LABS 90 High Holborn
90 High Holborn, London, WC1V 6LJ
5th March 2018 | 5 min read
International Women’s Day (March 8th) gives us a chance to celebrate the female powerhouses within the LABS community. Their hard work and passion for what they do have brought them to this point in their careers – women who continue to push the boundaries and inspire others to do the same.
Camilla Marcus-Dew is Head of Commercial of The Soap Co. Ahead of our International Women’s Day event, Spoon Meets: A Female-Only Panel, coming to LABS this Thursday, featuring Camilla – we chat about her success, her influences, and the best thing about being a female founder in 10 quick fire questions.
1. Please describe your business in one sentence.
The Soap Co. exists to create employment for people who are blind, disabled or are otherwise disadvantaged by crafting beautifully designed bath and beauty products.
2. What was your first job?
My first job memorable job – for all the wrong reasons – was working at a major supermarket chain handing out copies of men’s magazine, Zoo.
It didn’t take me long to realise that the content was pretty sexist and perhaps an inappropriate job for me at age 16. I think these magazines have come a long way from openly objectifying women in ways that I feel very uncomfortable about. I suppose it was a bit of a wake-up call as to what I felt about myself and the way women are represented in society and where I draw the line for a paycheque.
3. What’s the best career advice you’ve ever received?
Get yourself out there and have as many inspirational conversations as you can, particularly with people that you don’t agree with or who seem like they are from a different planet. Those moments are great and they shape who you will become.
4. What does ‘success’ mean to you?
I think we are finding the balance now between a social business and a traditional business, but I think we have a bit more work to do to get there. So success, in one way, is in being able to keep an eye on social and an eye on commercial with both of them growing at the same time. It’s very natural to want to scale quickly. Imagine if John Lewis came to us tomorrow and said we want 2,000 of your soaps bars by next week, we would have to tell them we couldn’t meet that deadline and that it just takes us a bit longer. We need a bit of help to level the playing field, but every member of the team I hire really gets it – we are pulling in the same direction and you will see more and more of us.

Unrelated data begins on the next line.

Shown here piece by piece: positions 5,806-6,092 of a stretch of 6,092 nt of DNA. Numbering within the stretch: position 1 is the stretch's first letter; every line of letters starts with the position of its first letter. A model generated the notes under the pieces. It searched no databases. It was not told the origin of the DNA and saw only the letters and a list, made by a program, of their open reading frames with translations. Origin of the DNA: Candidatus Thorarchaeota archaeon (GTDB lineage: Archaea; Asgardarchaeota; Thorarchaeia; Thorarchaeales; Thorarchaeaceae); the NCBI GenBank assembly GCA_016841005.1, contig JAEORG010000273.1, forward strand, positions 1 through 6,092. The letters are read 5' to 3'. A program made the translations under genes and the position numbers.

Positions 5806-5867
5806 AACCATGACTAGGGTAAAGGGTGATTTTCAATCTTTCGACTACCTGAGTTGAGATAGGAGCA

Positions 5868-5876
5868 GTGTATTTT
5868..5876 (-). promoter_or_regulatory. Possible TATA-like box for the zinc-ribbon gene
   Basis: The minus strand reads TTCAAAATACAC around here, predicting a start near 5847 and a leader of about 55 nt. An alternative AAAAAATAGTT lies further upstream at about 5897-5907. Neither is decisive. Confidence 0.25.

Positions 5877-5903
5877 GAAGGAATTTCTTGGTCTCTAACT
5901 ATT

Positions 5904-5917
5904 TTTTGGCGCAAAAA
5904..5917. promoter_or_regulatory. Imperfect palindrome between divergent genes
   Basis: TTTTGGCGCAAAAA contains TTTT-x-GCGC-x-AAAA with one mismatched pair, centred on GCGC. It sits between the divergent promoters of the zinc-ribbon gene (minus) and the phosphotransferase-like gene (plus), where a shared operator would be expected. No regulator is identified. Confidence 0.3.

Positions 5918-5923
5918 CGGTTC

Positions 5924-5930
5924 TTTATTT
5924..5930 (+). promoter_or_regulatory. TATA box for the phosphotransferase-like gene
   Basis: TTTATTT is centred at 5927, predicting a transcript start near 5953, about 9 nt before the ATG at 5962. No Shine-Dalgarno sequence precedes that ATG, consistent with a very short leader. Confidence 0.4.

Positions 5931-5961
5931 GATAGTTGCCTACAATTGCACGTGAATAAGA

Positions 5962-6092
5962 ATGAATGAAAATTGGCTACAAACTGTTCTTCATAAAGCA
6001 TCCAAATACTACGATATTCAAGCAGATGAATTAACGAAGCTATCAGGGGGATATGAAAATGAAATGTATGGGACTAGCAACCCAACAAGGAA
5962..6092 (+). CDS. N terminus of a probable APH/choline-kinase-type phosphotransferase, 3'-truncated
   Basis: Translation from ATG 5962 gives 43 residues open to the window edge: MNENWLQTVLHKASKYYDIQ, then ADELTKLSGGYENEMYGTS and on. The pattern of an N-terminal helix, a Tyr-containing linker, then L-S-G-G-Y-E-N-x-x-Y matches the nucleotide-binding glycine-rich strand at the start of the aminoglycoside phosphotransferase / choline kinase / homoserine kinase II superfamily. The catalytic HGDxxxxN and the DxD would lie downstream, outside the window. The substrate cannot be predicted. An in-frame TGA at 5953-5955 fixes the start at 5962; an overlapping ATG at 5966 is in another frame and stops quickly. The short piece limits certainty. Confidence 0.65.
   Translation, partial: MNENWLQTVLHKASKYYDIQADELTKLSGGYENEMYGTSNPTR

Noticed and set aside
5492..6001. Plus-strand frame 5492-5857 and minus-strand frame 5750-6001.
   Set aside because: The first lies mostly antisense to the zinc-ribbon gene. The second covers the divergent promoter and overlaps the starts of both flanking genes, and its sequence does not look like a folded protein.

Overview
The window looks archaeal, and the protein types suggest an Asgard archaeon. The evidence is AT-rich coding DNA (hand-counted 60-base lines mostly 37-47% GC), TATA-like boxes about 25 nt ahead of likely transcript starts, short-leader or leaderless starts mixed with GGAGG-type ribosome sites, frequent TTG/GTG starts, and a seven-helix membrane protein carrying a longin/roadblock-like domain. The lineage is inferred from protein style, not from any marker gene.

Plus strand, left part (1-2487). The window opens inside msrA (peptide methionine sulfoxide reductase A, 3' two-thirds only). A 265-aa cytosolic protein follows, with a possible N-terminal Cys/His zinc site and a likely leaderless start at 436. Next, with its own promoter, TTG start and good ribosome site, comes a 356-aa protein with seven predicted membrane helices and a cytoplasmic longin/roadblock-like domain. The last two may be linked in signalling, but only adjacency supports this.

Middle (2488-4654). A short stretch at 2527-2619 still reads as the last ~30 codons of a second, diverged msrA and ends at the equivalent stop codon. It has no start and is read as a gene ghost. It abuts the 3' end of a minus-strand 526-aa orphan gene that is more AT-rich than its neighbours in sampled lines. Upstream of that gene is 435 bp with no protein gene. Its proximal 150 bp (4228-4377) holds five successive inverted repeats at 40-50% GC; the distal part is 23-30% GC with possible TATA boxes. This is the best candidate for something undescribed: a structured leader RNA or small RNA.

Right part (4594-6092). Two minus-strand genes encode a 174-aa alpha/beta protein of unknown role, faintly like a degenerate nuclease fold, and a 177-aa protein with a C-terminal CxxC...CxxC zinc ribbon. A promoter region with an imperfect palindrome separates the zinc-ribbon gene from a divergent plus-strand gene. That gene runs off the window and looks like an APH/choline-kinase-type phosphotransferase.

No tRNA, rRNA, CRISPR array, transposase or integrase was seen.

5. What inspires you to get out of bed every morning?
My motivation is fairly clear, I have a couple of disabled relatives, they are teenagers at the moment, but what are the opportunities for them in say five years’ time? Right now those opportunities just don’t exist. Some people also have very dated stereotypes about those with disabilities, and challenging those is what it is really all about.
I’d love to think that what we are doing here is actually creating hope for people with disabilities. On the employability side we are doing something magical, the wider charity has 114 staff but there are well over a million people with disabilities out there that don’t have the opportunity to work.
I can’t deny it also a buzz to see how well The Soap Co. brand is doing both with businesses and consumers. Every day is an opportunity to work with my team to find ways to sell more and so to create more and more social value hours of employment.
6. How do you manage stress?
Chocolate, cheese and wine…but, maybe not all at the same time. Getting some good exercise also helps and the East London hockey team I play for are so much fun, it doesn’t take long to take my mind off work.
7. What do you look for in employees?
I think it would be integrity. By that I mean if more of us said we were going to do something and then actually did it, I think the world would be a pretty awesome place. I don’t think it takes much, we meet a lot of people who say things like, ‘Oh yes I am not going to buy plastic bags anymore’, if they just remembered what they said at that moment and stuck by it, then it would be pretty epic. So integrity of words into actions, I think it’s something I really look for when I am hiring staff and in the people, I choose to spend my time with outside of work.
Beyond a proven ability for the job in question, I think being motivated by social action and not salary level is key to success in this line of work.
8. Give us your number one tip for how to be successful in an interview.
I would suggest being thoroughly prepared and knowing all you can about the organisation you are meeting with is critical. Other than that simply being yourself and being honest is the best way.
9. In your opinion, who’s a girl boss that’s killing it right now?
It would have to be Karen Lynch, CEO of Belu, water with ethics. She is a formidable force in the social enterprise space and has done well to balance social value and financial growth aims. Belu, Divine, Rubies in the Rubble, From Babies with Love, all doing awesome work!
10. As women, how can we support each other to achieve our goals?
Do. Your. Thing…. and build a great team around you, of friends, family, and colleagues; if you have big plans, you will need some help!
Camilla will be one of the Female Founder panelists at a one of a kind event at LABS Holborn for International Women’s Day, Spoon Meets: A Panel of Female Founders. This Thursday, 9-10:30am, 136 High Holborn. We’d love for you to join us! Interested? Save your spot.
Photograph taken by Louise Haywood-Schiefer
90 High Holborn, London, WC1V 6LJ
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